Some shots were fired, probably in salutes or gunnery practice. In 2002, some boys found a 32-pound cannon ball that likely came from the 30-gun British steam frigate HMS Tribune, a veteran of the Crimean War

Fortunately, the cannon ball is rare. An agreement was negotiated: both sides would militarily jointly occupy San Juan Island until the dispute over the border and whose country it was in was settled by arbitration.

About one hundred American soldiers settled on a hill on the southern end of the island in what is called American Camp. Here they had great views of the surrounding territory from their redoubt. 

A like number of Royal Marines made their home at a place called English Camp at the opposite end of the island where they planted gardens, orchards, and built a nice Victorian home for their commander. It feels like a little bit of England.

There the two “warring” sides sat for the next dozen years or so. They got along quite well, celebrating holidays like the 4th of July and Queen Victoria’s birthday together. They built roads and tried to control a population of settlers, smugglers and whiskey sellers.

A scene showing American and British soldiers celebrating a holiday together.

American and British soldiers celebrating a holiday together at English camp.  (National Parks Service)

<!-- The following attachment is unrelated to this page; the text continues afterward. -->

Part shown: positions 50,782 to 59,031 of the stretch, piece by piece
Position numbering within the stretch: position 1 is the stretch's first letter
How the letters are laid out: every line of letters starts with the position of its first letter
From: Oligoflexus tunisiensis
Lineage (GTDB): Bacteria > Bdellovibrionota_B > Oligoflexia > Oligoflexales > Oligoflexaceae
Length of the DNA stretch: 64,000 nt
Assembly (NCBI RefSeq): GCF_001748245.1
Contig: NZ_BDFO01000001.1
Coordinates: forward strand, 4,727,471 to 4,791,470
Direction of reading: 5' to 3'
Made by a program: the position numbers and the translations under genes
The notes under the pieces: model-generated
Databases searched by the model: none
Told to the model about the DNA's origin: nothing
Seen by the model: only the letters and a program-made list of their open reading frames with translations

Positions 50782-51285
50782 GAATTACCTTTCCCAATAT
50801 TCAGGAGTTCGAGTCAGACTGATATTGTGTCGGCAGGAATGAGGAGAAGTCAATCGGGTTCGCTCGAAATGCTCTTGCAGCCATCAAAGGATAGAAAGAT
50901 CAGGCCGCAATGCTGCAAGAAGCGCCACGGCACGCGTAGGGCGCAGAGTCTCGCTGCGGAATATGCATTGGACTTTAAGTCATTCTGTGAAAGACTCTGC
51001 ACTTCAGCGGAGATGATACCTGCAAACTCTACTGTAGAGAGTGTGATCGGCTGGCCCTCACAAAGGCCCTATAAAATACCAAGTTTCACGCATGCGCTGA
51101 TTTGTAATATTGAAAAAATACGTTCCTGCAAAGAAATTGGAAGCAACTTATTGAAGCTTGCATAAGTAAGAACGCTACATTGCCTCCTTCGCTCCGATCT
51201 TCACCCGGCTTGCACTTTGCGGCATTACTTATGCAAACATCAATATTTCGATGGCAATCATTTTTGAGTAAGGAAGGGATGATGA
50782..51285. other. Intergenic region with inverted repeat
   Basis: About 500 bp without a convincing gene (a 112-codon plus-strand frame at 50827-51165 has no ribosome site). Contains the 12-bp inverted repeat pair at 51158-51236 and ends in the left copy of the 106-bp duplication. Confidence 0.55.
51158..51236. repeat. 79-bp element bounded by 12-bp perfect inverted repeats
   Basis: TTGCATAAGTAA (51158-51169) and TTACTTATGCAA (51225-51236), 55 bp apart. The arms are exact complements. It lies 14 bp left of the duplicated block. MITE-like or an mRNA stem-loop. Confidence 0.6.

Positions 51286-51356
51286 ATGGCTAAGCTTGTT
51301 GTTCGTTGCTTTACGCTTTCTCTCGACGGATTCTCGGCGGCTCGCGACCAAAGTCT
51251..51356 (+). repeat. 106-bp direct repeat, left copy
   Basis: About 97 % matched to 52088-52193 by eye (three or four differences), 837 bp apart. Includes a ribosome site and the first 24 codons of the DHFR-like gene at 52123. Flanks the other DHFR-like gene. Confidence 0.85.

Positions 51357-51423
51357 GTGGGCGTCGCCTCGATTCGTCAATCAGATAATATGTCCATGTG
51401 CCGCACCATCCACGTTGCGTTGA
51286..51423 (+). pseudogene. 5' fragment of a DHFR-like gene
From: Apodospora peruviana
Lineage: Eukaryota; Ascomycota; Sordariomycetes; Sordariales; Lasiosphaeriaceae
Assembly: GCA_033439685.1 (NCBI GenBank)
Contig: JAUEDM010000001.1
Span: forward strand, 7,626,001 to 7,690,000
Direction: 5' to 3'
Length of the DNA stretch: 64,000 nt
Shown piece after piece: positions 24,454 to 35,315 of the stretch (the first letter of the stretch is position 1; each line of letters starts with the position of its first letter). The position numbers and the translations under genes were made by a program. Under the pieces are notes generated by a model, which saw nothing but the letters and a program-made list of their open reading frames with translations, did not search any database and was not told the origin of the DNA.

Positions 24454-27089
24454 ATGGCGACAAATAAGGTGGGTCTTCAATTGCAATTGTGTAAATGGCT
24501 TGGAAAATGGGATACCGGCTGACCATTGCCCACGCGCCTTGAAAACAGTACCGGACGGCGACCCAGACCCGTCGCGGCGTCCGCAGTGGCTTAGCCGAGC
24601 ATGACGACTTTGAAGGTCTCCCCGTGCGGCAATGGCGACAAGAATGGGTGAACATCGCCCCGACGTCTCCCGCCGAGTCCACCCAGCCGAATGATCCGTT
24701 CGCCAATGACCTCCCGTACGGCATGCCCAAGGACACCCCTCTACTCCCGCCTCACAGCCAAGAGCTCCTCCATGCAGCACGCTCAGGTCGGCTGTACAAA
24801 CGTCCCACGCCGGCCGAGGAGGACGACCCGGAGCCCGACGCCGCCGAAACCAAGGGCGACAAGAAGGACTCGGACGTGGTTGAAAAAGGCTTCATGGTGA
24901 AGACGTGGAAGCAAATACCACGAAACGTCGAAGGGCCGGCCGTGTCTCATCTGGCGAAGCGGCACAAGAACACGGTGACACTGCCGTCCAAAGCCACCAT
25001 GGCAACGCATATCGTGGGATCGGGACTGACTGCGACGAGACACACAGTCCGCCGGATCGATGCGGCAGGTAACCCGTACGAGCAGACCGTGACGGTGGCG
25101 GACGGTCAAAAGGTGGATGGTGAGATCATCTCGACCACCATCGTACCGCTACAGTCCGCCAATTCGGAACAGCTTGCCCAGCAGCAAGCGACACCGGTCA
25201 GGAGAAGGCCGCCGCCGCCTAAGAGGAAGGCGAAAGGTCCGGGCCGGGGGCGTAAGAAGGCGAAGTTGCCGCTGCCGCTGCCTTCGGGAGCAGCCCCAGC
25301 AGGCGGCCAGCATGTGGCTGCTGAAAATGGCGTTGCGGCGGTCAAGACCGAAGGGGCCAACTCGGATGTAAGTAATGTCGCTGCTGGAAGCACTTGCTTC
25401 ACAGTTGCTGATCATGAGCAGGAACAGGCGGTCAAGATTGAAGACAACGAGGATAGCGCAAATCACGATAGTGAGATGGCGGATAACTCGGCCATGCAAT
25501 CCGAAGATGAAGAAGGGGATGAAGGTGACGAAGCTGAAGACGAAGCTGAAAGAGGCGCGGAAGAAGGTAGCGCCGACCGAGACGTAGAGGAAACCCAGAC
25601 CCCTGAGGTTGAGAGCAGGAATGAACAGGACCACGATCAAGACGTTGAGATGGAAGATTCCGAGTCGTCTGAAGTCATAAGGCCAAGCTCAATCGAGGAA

American and British soldiers celebrating a holiday together at English camp.  (National Parks Service)

That cooperation did not eliminate territorial ambitions on either side. Gov. Douglas mused that with a Civil War in the U.S. the British could dip below the 49th parallel border and retake their former holdings down to the Columbia River. After the war, Secretary of State William Seward, who purchased Alaska from the Russians, suggested that the British ought give British Columbia to the U.S. for war reparations for having built Confederate ships, one of which decimated U.S. whalers in the Pacific. The idea was rejected.

And here’s another layer of conspiracy theory. Granville Haller, an officer with Pickett during the Pig War confrontation, later claimed that Pickett wanted a war with England to distract the nation and make it easier for the South to secede from Union. Was the Pig War incited by a Southern sympathizer? Haller, a former Union officer, thought so, but there’s no real evidence.

The entire ruckus was settled in 1872 when the final arbitrator, Kaiser Wilhelm I of Germany, decided the American border claim was the right one.

Despite an American “win” the spirit of mutual respect lives on. The National Park Service is in charge of two historic Pig War sites located at either end of the island. Every day, the American and British flags are still raised over the respective old military camps where the war they were sent to fight was so wisely avoided.


For more on this story, listen to the Mossback podcast. You can find it on Apple Podcasts, Spotify, Amazon or wherever you get your podcasts.

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About the Authors & Contributors

Knute Berger

Knute Berger

Knute “Mossback” Berger is Crosscut's Editor-at-Large.